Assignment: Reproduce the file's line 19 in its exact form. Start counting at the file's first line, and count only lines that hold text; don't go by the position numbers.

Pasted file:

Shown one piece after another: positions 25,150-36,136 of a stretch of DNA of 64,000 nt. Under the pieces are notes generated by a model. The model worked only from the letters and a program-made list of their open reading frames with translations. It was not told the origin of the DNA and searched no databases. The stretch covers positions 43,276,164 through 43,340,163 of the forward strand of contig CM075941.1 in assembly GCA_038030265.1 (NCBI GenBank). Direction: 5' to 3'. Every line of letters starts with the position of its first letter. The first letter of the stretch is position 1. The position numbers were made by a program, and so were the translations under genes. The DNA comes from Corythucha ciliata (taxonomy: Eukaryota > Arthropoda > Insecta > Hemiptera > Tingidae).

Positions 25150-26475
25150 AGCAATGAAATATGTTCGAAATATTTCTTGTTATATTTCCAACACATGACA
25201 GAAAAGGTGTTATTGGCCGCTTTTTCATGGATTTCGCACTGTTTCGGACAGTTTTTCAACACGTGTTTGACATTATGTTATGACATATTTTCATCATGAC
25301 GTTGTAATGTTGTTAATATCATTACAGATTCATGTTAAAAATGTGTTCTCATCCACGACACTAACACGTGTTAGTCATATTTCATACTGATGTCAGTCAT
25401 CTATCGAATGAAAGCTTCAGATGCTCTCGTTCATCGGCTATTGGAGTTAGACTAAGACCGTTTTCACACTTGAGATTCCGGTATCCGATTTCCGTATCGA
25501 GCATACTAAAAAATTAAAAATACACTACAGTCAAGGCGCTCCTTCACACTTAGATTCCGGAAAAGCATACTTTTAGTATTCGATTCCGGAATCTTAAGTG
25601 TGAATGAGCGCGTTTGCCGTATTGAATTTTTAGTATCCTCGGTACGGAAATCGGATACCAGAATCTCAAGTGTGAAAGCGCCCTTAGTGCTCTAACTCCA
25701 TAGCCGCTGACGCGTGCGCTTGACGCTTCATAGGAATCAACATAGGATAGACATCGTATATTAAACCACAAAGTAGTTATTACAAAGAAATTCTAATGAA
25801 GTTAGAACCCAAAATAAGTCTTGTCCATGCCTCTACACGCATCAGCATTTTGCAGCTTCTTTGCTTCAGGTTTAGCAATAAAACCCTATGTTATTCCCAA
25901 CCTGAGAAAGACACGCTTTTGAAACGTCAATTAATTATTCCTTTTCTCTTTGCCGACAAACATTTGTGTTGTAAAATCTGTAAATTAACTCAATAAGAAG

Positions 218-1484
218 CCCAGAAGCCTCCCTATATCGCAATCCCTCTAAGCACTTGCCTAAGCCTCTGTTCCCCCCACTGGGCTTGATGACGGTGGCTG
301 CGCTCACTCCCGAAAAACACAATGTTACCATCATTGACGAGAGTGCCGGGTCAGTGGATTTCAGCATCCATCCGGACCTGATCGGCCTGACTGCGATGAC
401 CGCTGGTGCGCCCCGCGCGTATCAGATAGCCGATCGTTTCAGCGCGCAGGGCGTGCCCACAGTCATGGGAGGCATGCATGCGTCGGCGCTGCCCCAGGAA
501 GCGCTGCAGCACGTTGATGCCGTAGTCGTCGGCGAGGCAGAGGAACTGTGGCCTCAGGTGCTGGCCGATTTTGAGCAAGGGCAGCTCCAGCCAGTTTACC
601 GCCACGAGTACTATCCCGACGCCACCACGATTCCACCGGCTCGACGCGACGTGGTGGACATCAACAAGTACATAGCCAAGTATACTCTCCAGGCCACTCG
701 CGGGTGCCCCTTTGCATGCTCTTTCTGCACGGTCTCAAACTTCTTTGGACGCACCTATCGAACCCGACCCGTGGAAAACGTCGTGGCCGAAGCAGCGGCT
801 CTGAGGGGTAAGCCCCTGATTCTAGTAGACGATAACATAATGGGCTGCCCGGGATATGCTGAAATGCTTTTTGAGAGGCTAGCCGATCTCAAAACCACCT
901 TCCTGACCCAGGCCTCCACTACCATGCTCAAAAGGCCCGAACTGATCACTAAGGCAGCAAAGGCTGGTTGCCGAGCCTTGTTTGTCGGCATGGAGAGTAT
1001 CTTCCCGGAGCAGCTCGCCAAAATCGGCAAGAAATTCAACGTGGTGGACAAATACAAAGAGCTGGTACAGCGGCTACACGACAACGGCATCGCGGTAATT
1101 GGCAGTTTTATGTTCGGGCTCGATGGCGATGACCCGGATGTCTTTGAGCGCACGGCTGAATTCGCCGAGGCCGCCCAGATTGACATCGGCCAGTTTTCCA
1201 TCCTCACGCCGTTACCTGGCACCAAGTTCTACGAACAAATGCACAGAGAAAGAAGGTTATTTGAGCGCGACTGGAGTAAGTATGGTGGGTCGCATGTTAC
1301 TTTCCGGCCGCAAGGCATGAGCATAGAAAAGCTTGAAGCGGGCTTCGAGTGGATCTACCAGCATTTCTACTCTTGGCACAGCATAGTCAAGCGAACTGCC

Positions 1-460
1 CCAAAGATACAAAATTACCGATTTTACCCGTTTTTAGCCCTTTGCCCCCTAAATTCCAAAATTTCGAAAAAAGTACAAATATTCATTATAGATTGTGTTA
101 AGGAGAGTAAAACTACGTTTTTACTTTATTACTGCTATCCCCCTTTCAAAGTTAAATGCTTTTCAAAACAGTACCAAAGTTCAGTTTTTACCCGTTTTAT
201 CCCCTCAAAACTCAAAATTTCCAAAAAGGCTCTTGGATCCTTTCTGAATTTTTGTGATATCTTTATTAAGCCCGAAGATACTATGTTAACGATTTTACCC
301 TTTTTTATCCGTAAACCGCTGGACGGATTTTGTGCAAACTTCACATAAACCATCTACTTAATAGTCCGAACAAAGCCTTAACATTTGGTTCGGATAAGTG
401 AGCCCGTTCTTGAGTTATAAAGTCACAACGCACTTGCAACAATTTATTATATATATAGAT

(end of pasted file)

801 CTGAGGGGTAAGCCCCTGATTCTAGTAGACGATAACATAATGGGCTGCCCGGGATATGCTGAAATGCTTTTTGAGAGGCTAGCCGATCTCAAAACCACCT